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Since Jan. 1, 2011, more than 10,000 Baby Boomers have reached the age of 65 every day. That trend will continue until 2030. Of those who have already retired, 35 percent rely entirely on Social Security payments. Although the average balance of a 401(k) reached a record high of $101,650 at the end of 2013, it’s still lower than the $218,000 to $350,000 low-to-high benchmark range for a 35-year-old American (average age).
Face it, America: Sailing off into the sunset with a large enough retirement stash to live comfortably for the rest of your life isn’t easy. Here are four tips to help make managing your 401(k) easier so you can set sail sooner.
Take Advantage of Your Employer’s Willingness to Match Contributions
Many employers offer to match part of your contributions to your 401(k), so don’t overlook this option when investing in your retirement. The policies regarding 401(k) matching are confusing, so reach out to your human resources department to walk you through the terms and conditions. Some employers will match a fixed percentage of the dollar value of your contribution while others won’t match it until after you’ve contributed a fixed dollar amount. Also make sure you’re aware of how long you have to work with an employer before claiming the funds.
Most experts say that you should set aside about 15 percent of your pay, which includes the matching funds from your employer. The IRS rules state that the maximum contribution you can make in 2014 is $17,500. So, if your employer matches up to three percent of what you contribute, you need to pitch in another 12 percent. If your employer decides to match even more, you can contribute less. Either way, make sure you maximize your employer match.
Practice Self-Discipline and Don’t Touch Your 401(k) Before Retirement
It’s tempting to want to dip into your retirement savings if you want to take a vacation or buy that brand new HDTV. Not only will you have to pay extra fees and taxes for doing so, but you’ll lose coveted compound returns. Essentially, by scraping through the tough times and leaving your 401(k) alone, your gains can be reinvested and earn you more money than a smaller chunk of cash would. It’s easy to forget about it in the moment, but year after year of this results in tremendous monetary gains. Leave your 401(k) alone! It’ll pay off the in the long run.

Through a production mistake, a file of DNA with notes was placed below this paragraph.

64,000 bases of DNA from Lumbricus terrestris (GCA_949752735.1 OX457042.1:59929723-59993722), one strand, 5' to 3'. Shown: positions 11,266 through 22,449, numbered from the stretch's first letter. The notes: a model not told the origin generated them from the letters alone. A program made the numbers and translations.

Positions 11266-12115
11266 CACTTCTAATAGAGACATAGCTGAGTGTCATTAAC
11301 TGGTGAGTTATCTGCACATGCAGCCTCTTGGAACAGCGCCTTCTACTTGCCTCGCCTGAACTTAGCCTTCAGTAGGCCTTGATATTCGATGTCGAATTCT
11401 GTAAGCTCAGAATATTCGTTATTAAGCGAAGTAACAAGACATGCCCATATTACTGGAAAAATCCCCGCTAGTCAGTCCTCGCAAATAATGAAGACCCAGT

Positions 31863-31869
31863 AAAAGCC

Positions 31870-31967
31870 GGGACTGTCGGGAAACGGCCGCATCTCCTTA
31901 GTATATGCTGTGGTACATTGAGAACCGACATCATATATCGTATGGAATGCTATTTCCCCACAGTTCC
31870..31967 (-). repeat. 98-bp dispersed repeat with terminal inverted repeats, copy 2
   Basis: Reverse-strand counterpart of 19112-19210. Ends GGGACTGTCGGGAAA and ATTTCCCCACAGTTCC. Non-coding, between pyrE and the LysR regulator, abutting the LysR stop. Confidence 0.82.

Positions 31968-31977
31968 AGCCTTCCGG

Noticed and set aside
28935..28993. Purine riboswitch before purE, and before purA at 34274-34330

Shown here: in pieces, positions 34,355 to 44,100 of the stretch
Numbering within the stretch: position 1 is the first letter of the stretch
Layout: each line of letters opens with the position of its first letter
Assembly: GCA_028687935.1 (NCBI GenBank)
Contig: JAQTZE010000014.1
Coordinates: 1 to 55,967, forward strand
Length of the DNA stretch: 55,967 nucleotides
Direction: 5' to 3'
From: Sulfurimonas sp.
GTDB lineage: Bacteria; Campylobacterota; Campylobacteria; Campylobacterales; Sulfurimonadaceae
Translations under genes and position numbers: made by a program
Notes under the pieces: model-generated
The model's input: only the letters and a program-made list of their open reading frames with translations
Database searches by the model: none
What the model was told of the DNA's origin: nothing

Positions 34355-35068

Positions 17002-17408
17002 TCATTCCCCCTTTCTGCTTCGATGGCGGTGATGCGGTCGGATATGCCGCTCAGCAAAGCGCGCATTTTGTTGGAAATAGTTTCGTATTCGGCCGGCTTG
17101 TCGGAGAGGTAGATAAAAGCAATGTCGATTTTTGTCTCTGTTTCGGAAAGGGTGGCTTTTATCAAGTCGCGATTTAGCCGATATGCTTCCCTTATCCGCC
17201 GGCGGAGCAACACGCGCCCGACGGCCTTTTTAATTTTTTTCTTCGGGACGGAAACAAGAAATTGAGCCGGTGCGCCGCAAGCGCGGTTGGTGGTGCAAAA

Consider Paying High-Interest Debts Off With 401(k) Loans
OK, so this might sound financially irresponsible considering the previous point. But if you’re relatively young and overwhelmed with high interest credit card debt, it could be worth it to borrow from your 401(k) to pay off those balances first (and never accrue them again). Essentially, the loans come out of your funds, and you’re paying the interest back to yourself. Although, you should really only consider this course of action if you’re really fighting to stay afloat. Remember, in most cases, you have to pay the loan back within five years with one percent interest. Consider speaking with a finance or accredited taxation degree graduate in order to figure out the loan payment plan that’s right for you.
Remember to Roll Your Funds Over if Your Leave Your Job
In addition to paying attention to new information and commentary on the global market, remember to roll your funds over if you leave your job and get a new one. Sure, it’ll be tempting to ask your employer to cut you a check, but it’ll result in you paying a bundle in penalties and taxes. Although, in most cases, you can keep your old 401(k) alone until your former employer kicks you off the plan, it’s best to just handle the situation yourself by rolling the funds over a 401(k) at your new job (or an IRA, otherwise). Talk with your plan administrators for rollover rules.
About 70 percent of Americans will work in some capacity during their retirement. To avoid falling into this statistic, remain proactive when managing your 401(k) so you can live out your Golden Years with financial freedom.
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